Provides the forum for construction practitioners, material providers and technology providers to make a concerted and systematic effort to identify, develop, deploy and evaluate the impact of the components, systems, standards and deployment strategies that are needed for successful Intelligent and Automated Construction Job Sites.
The project site and construction processes of the future will be re-engineered to make use of emerging information and automation technologies to minimize capital facility delivery costs (labor, material and equipment), facility delivery time, and life cycle costs. Linked to an asset life cycle information system, construction project management systems will continuously monitor the job site for compliance with cost, schedule, material placement and quality, technical performance, and safety. These advances will reduce construction time to a fraction of today's averages by more effectively orchestrating and closely monitoring the use of labor, equipment and materials on the job site, and will thus provide significant savings through schedule compression, material and work package optimization and labor reduction, with less rework for construction operations. Construction sites will become more intelligent and integrated as materials, components, tools, equipment, and people become elements of a fully sensed and monitored environment. Location and status of all materials, equipment, personnel, and other resources will be continuously tracked on site, thus enabling a "pull" environment where needed resources are delivered on demand. Automation of construction processes will augment manual labor for hazardous and labor-intensive tasks such as welding and high-steel work. Construction job sites will be wirelessly networked with sensors and communications technologies that enable technology and knowledge-enabled construction workers to perform their jobs quickly and correctly. Because the facilities and construction operations are closely monitored and represented within an asset life cycle information system (see section onData Management and Information Integration), downstream facility operations will be made more effective with the availability of much better documentation about the history and current state of the facility.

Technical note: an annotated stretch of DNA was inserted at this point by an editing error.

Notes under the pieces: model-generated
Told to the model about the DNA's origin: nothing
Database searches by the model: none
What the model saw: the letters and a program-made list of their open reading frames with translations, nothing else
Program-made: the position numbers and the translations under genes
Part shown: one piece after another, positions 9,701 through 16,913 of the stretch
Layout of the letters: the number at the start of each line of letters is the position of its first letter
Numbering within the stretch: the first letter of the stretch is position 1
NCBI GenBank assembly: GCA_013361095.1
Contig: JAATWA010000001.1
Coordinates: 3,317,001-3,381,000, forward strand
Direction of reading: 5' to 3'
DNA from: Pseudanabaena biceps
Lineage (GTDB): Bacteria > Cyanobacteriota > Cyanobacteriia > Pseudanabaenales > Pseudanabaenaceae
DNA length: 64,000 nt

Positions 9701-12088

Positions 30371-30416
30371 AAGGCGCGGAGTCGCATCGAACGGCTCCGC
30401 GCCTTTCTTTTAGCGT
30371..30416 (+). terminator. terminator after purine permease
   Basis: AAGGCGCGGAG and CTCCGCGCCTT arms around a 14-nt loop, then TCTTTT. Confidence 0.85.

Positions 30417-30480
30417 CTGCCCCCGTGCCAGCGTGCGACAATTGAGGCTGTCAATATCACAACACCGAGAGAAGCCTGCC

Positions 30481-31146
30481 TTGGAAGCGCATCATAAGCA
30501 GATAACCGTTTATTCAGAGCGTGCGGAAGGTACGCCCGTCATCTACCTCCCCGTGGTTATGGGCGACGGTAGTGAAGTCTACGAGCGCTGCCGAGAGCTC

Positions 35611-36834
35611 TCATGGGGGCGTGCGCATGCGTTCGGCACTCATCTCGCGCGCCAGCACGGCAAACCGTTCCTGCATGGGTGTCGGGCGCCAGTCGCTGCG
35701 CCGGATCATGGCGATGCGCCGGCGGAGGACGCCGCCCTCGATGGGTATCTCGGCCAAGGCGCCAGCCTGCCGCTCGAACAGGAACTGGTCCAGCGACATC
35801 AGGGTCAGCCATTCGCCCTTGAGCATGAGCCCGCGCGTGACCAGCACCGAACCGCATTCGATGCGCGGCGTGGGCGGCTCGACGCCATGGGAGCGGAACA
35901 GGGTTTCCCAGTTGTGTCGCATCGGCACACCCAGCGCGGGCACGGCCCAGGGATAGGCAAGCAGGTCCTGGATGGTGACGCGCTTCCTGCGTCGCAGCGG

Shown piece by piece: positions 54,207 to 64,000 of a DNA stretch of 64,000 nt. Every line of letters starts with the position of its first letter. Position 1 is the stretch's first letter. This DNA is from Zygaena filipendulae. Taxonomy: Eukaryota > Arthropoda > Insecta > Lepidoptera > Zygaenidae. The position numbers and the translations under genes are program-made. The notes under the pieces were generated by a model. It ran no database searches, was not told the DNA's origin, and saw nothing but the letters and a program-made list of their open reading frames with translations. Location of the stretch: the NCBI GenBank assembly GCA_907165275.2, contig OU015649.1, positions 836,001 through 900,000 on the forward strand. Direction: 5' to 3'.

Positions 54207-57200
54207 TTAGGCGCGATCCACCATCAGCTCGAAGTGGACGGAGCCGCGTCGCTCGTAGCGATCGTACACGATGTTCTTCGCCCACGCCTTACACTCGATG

The primary benefits of the intelligent and automated construction job site will be significantly reduced construction time and cost, high-fidelity documentation of the as-built facility, reduced errors and rework, improved safety and security and highly efficient supply of materials and product to the construction job site. The capabilities delivered also will yield significant benefits to upstream engineering and planning functions and the downstream activities associated with startup, commissioning, and operations and maintenance of the capital facility.
The primary goal is to deliver on the IACJS (Integrated and Automated Construction Job Site) vision described above. To achieve this goal, a concerted and systematic effort is required to identify, develop, deploy, and evaluate the impacts of the needed IACJS systems, components, standards, and deployment strategies. With such an investment, construction practitioners who wish to select and deploy IACJS technologies for use on a specific project can much more easily do so and have a high degree of confidence that the technologies will yield reduced schedules and costs of construction operations. IACJS technology providers will also benefit from this effort and participate in the development of the standards, system architectures and system components.